Our educational system needs to change so we can equip people to prevent this from occurring. Intelligent people can entertain a notion they do not agree with. Ideological thinkers can not.

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What are you currently exploring in your creative pursuits?

A million different things. The main focus is on finishing a novel. I hope to have it done by the end of the year. I have also been speaking with some independent publishers about publishing a couple volumes of poetry soon. Mainly just writing. I can crank out a poem rather quickly, and so I try to as much as possible. The main thing is to just keep writing.

Do you observe objects, collect particular things, or place yourself in surroundings that inspire you?  

I am always most creative late at night, and in the very early morning. I do not like distraction when I am writing. I draw inspiration from all over. I like riding the bus to just listen to people. Or sitting on a bench downtown to observe what happens. I pay attention to the stories people tell me. It’s all fodder.

What does the language of your work represent? 

My poems are like snapshots of moments. They tell a brief story of what I am experiencing at a given point in time. They are all honest. Stories are extremely important to me. I believe we discover ourselves in them, and that we are constantly creating our own personal story. The great stories, those that have lasted for hundreds of years, are the ones that give us a peak at the fundamental and underlying truth of existence, without trying to tell us what that might be. They allow us to figure it out on our own, and those individual reactions are all just as equally valid. It amazes me how varied interpretations of my pieces are. I had something in mind when I wrote a piece, and people interpret that how they like, or how it is right for them. A lot of times it is close. In that interaction, between creator, created, and observer, lies the truth of the matter. It is fascinating.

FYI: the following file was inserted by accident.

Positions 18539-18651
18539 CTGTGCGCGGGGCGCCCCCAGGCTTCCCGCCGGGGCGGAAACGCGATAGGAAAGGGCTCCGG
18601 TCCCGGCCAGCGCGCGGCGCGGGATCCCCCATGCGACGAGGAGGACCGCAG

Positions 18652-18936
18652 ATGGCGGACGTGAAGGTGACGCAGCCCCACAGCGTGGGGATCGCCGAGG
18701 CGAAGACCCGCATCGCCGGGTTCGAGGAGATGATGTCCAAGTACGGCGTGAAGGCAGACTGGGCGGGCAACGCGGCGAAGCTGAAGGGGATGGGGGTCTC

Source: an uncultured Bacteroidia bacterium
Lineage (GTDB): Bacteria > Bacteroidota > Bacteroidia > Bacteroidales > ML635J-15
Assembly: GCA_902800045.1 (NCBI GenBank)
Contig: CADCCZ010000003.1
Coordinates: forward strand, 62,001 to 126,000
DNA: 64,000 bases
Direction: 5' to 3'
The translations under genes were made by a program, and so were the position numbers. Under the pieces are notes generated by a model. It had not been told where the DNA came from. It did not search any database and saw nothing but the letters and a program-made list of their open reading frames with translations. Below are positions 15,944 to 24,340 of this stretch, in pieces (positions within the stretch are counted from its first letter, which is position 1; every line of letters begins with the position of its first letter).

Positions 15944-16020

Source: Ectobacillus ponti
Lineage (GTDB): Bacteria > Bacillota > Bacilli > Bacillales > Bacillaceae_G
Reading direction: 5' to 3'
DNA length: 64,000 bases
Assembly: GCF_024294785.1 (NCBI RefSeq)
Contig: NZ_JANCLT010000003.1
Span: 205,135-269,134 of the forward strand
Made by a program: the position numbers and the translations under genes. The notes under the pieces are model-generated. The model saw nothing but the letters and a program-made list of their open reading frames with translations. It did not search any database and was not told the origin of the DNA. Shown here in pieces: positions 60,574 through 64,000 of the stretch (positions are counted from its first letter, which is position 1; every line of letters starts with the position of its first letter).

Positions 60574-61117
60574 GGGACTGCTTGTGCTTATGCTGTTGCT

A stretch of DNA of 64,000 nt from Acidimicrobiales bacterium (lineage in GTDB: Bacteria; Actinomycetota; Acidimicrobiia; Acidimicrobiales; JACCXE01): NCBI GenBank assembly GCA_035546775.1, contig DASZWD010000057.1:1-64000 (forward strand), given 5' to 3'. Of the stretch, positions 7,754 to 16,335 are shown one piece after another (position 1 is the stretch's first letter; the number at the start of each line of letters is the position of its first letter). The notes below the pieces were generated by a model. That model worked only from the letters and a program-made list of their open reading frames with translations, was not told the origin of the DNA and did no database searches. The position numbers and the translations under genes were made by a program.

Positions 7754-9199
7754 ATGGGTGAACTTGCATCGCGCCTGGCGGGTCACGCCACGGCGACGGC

I just want to tell stories. I love doing so, no matter the form they end up in. And if they happen to allow another to discover something beautiful, or even ugly I suppose, then I have done my job, and we are all so much the better for it.

Truth exists in stories. The ones we tell ourselves, the ones we read or watch or listen to. The ones we write or paint or sing or direct. It is how we find ourselves.

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The Dog Rescuer: A Journey With Allie Rizzo

By Allie Rizzo (USA), Interviewed by Shazeen (UK)

“Our pets enjoy life. They give us endless love. We could learn so much by the simplicity of their happiness. Be kind to them and they are kind to you.”


It doesn’t fail to amaze me when I stumble across beautiful and compassionate quests for a greater world pursued by people like Allie. She is a model, an animal rights activist, and the creator of Mother of Dogs, which is an organization that brings attention to shelter animals in the United States.